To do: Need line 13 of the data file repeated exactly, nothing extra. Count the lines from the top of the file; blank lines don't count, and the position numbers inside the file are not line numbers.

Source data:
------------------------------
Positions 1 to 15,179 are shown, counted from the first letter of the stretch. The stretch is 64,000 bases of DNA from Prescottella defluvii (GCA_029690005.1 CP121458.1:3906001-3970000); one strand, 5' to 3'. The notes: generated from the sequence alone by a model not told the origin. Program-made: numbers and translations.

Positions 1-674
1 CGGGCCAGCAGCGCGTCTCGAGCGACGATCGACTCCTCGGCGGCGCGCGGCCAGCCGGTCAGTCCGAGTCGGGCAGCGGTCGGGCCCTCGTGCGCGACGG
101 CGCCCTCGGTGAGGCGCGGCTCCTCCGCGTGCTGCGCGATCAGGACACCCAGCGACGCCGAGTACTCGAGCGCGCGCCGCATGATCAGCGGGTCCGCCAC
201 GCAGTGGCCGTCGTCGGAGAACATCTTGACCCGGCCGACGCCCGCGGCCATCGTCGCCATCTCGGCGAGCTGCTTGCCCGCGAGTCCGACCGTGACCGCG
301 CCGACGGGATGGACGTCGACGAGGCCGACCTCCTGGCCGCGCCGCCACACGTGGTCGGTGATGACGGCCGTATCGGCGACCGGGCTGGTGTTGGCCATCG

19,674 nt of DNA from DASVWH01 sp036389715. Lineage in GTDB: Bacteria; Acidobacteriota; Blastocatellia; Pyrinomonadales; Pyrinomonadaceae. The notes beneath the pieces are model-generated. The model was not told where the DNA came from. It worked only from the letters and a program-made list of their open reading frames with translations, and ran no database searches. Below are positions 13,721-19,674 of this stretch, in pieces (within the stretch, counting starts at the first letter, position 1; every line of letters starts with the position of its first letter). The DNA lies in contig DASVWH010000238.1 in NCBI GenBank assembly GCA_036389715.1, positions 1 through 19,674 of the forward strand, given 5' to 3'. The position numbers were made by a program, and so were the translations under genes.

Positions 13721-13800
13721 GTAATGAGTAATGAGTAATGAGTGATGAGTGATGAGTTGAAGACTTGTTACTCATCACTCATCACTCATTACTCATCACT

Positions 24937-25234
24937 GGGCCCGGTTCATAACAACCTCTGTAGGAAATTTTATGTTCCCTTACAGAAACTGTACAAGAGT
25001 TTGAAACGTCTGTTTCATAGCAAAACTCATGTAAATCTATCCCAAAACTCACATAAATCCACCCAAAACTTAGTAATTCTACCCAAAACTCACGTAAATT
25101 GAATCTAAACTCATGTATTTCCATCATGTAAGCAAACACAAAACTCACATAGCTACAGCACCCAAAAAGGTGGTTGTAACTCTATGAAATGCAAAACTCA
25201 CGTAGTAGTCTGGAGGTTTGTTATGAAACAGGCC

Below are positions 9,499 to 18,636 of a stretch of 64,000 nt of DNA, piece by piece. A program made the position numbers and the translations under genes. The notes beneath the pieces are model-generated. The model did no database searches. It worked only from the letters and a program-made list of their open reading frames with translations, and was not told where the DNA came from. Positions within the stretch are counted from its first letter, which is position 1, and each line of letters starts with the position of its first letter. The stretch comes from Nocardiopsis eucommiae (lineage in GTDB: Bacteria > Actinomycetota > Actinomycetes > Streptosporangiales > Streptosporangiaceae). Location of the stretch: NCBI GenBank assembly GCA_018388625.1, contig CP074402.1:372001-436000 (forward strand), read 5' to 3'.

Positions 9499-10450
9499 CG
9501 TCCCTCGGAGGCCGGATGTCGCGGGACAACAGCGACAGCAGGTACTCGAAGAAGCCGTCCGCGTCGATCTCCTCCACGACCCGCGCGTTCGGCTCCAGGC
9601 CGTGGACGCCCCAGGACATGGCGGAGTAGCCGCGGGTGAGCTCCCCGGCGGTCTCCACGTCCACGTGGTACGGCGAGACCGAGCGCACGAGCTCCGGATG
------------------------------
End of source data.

25101 GAATCTAAACTCATGTATTTCCATCATGTAAGCAAACACAAAACTCACATAGCTACAGCACCCAAAAAGGTGGTTGTAACTCTATGAAATGCAAAACTCA